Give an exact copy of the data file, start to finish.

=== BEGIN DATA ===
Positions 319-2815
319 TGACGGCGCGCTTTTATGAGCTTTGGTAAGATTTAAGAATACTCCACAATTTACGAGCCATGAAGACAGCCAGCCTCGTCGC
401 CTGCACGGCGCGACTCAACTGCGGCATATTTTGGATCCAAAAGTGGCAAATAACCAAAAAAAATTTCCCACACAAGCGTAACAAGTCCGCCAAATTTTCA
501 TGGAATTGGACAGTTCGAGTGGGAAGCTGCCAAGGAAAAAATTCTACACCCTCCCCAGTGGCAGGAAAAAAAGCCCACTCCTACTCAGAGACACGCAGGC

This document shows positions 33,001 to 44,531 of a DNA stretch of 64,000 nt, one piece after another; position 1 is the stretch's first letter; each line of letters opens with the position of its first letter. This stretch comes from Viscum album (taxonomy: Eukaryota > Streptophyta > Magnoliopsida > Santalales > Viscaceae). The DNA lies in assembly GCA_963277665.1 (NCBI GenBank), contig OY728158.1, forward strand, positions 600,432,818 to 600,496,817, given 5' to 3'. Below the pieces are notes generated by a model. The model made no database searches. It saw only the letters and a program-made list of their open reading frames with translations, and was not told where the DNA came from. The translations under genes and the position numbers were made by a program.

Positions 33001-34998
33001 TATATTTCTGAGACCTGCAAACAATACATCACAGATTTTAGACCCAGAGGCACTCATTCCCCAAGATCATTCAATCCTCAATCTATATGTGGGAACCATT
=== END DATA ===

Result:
Positions 319-2815
319 TGACGGCGCGCTTTTATGAGCTTTGGTAAGATTTAAGAATACTCCACAATTTACGAGCCATGAAGACAGCCAGCCTCGTCGC
401 CTGCACGGCGCGACTCAACTGCGGCATATTTTGGATCCAAAAGTGGCAAATAACCAAAAAAAATTTCCCACACAAGCGTAACAAGTCCGCCAAATTTTCA
501 TGGAATTGGACAGTTCGAGTGGGAAGCTGCCAAGGAAAAAATTCTACACCCTCCCCAGTGGCAGGAAAAAAAGCCCACTCCTACTCAGAGACACGCAGGC

This document shows positions 33,001 to 44,531 of a DNA stretch of 64,000 nt, one piece after another; position 1 is the stretch's first letter; each line of letters opens with the position of its first letter. This stretch comes from Viscum album (taxonomy: Eukaryota > Streptophyta > Magnoliopsida > Santalales > Viscaceae). The DNA lies in assembly GCA_963277665.1 (NCBI GenBank), contig OY728158.1, forward strand, positions 600,432,818 to 600,496,817, given 5' to 3'. Below the pieces are notes generated by a model. The model made no database searches. It saw only the letters and a program-made list of their open reading frames with translations, and was not told where the DNA came from. The translations under genes and the position numbers were made by a program.

Positions 33001-34998
33001 TATATTTCTGAGACCTGCAAACAATACATCACAGATTTTAGACCCAGAGGCACTCATTCCCCAAGATCATTCAATCCTCAATCTATATGTGGGAACCATT